Biking in the Rain

The monsoon brings with it one of the most popular seasons for an activity most of us connect and relate to – biking. For us Indians, rains are an excuse to get on our wheels and relieve our bodies and minds of the day to day stress, work load effect, and monotony of life.

With riding in the rain comes a slightly greater risk and hence an automatic requirement of the need for an elevated sense of road and ride responsibilities. For as much as getting drenched and feeling the spray of wind and water droplets on our face may appeal to us, the wet roads, with numerous potholes, and rain water caused mud and grime, are an open invitation for disaster waiting to happen.

It is hence of  utmost importance for all those who simply cannot resist taking their rides out in the rain, to keep a few key pointers in mind.

Safety gear essential

The first and the foremost thing requiring our attention is safety gear. Irrespective of whether it is raining or not, riders are always expected to wear full protective gear when out riding, since one isn’t of much use to their motorcycle, or to anyone else for that matter, when they’re lying bed ridden post a crash. Not everyone has had the thought stroke of having bought a riding jacket – I myself am thankful to a couple of close friends who share the same passion of biking, to have guided me towards buying a decent riding jacket with in-seam body armour and a pair gloves with gauntlets. These are still not as important as the most basic safety gear, which sadly most of us choose to ignore to put to use – helmets, and shoes.

Before anything, comes a full face helmet (advised) but even a half-faced one would do, as long as you have the brains and the sense to ensure their safety – by putting one on. For all injuries – scratches, bruises, or even impact wounds and fractures, heal eventually, head injuries may not. So use your head, protect it, and wear a helmet. Believe me, there is nothing cooler than a biker in full gear – even visually so, except maybe the KTM 1290 Superduke R, and one would still be a complete disgrace to biking if they got on it without riding gear.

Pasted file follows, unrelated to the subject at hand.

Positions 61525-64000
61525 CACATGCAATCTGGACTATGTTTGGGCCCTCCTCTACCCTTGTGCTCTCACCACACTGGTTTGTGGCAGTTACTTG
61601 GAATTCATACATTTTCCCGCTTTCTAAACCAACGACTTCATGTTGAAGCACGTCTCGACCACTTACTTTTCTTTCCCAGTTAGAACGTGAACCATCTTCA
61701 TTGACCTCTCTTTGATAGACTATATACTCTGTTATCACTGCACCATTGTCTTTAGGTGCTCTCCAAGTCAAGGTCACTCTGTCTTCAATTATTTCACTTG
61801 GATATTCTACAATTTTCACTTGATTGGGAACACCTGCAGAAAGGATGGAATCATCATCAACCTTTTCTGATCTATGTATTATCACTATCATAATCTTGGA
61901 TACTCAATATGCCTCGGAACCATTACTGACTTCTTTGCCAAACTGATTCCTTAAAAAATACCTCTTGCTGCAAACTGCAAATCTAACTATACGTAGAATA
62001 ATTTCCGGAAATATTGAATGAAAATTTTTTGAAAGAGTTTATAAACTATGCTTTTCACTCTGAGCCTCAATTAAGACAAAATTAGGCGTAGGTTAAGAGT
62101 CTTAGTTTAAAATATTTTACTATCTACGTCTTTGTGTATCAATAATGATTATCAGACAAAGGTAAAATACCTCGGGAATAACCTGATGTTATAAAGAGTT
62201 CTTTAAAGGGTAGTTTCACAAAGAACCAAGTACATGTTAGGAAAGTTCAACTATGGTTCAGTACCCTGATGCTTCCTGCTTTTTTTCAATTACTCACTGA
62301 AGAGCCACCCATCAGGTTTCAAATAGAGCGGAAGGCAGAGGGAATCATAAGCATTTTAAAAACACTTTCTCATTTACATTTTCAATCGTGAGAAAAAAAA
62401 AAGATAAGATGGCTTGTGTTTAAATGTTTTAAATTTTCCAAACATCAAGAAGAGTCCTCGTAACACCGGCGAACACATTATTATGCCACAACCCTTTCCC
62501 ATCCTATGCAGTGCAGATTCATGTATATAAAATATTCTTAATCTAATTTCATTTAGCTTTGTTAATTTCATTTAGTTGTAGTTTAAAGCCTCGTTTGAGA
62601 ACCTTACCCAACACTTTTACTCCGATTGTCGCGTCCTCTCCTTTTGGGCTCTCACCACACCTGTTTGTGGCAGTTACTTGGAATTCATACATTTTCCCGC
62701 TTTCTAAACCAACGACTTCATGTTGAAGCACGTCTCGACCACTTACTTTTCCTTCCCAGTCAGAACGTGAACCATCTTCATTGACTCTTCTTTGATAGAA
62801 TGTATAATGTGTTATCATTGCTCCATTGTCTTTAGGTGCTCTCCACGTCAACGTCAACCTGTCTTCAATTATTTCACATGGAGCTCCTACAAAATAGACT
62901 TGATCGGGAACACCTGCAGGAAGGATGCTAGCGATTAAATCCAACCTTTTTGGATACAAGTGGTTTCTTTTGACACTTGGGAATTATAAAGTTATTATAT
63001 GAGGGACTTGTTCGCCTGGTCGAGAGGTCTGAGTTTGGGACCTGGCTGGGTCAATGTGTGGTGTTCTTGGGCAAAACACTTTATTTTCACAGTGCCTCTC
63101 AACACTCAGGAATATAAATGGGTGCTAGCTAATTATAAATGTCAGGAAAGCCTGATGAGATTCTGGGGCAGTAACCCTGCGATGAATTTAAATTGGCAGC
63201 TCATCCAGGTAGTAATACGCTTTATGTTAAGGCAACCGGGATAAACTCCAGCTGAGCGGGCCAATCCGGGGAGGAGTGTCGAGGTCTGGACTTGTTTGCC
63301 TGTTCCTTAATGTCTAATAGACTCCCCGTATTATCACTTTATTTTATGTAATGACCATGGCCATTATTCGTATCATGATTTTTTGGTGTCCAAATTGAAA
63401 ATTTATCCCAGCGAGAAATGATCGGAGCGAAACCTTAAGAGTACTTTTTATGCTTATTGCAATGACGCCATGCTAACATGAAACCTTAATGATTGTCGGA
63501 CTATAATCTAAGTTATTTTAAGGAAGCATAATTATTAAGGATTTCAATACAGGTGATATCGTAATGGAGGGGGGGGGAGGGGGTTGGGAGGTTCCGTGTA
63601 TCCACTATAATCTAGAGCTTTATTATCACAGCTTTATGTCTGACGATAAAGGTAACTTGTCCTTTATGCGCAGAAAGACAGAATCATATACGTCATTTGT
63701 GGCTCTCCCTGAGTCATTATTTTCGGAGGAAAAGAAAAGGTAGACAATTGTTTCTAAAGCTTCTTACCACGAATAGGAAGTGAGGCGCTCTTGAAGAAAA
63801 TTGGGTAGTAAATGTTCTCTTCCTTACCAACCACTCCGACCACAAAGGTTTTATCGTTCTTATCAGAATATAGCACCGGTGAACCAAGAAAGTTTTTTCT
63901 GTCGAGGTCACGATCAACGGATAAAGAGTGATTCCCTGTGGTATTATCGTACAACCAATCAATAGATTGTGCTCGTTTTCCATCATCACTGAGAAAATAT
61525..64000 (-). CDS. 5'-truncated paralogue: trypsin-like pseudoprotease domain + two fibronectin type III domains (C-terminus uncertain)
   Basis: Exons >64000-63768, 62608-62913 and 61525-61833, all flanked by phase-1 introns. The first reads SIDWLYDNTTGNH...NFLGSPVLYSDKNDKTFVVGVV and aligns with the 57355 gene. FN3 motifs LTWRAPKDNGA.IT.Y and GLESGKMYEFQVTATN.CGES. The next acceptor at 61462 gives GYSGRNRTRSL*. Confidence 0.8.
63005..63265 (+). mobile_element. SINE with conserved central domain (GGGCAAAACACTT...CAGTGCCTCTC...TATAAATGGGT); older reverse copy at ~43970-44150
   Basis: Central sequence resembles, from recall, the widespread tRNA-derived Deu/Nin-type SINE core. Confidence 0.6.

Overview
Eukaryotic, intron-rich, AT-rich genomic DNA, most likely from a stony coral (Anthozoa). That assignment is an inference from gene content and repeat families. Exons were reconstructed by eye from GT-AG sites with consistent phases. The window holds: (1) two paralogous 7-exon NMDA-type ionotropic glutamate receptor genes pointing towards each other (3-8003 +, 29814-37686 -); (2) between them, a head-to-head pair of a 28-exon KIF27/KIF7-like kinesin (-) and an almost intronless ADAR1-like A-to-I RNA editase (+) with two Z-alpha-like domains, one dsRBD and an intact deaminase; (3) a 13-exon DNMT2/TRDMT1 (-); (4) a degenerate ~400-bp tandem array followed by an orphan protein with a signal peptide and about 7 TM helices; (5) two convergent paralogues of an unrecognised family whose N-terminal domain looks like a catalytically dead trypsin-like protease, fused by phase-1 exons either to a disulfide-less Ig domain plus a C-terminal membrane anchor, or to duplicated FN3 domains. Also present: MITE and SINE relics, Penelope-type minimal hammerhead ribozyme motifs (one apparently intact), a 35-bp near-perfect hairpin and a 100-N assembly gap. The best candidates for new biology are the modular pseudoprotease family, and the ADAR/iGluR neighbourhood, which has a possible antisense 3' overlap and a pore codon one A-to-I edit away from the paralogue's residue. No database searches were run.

Next, come shoes, and at the least a good pair of jeans, for if you skid and fall, and in case the injury’s a tad too much to continue riding with, you can atleast get back up and ride home or to a hospital – whichever’s closer. I would still advise you to get riding boots that go all the way above your ankles and partially cover your lower legs and knee pads as well, but knowing that hardly a few would actually comply, I’d say shoes and jeans would still do half the trick.

Tyres are what keep you on your ride and your ride on the road (except for maybe those who choose to get off it and into the dirt, but that’s a different matter altogether and is called off roading). So, before you get on that ride and bring the engine to life, stop, dismount, and check your tyres. The air pressure should be just on or even slightly below the set limit as excessive air reduces the tyres’ contact area increasing the chances of losing grip on the road. Lesser area causes the tyre to compress slightly more and allow a greater surface to surface contact with the road giving you a better grip.

Controlling the speed

Avoid going at extreme speeds even if you decide to hit the highway since wet roads and hard braking donot always get along and if your wheels decide to lock, you’re in for a rough and might I add, painful one. Brakes are meant to slow us down, and not bring us to a complete halt – something that most of us forget when we need to remember it the most. It is also important to adhere to decent – not excessive speeds – as water on the roads can lead to aquaplaning – a condition in which the tyres completely lose direct contact with the road and are in free motion over water on the road and one should never apply full brakes in such conditions.

It is important to know how to downshift to control speed when brakes would prove to be more of a risk than an asset. If you’re already running on low gear and high rpm, letting go of the throttle, tapping the frontal disc – mind you – only tapping it slightly to reduce speed and then shifting down to a lower gear, brings down speed from the engine itself, preventing the wheels and then the bike from giving into momentum. As you downshift and feel the bike lose speed with a lurch it is imperative to start applying both the brakes simultaneously and again, only tapping or squeezing the brake levers slightly should do the trick. Always remember, that specially in rains, sudden impulsive reactions can cause skidding and even crashes.

One should always keep a check on the chain lube as well as keeping the chain and sprocket clear of mud and grime because they can easily stick to the chain and travel to the front sprocket.  Excessive deposit of grime can cause the sprocket to lock and your vehicle to skid.

Last but not the least, take care of your fellow travelers. Do not overtake from the wrong side and and avoid speeding specially in crowded areas. Always remember, carelessness is a disaster waiting for happen – not just for you, but for someone else too.

So get in your safety gear, get on that bike, ride safe, ride responsibly and be sure to have fun.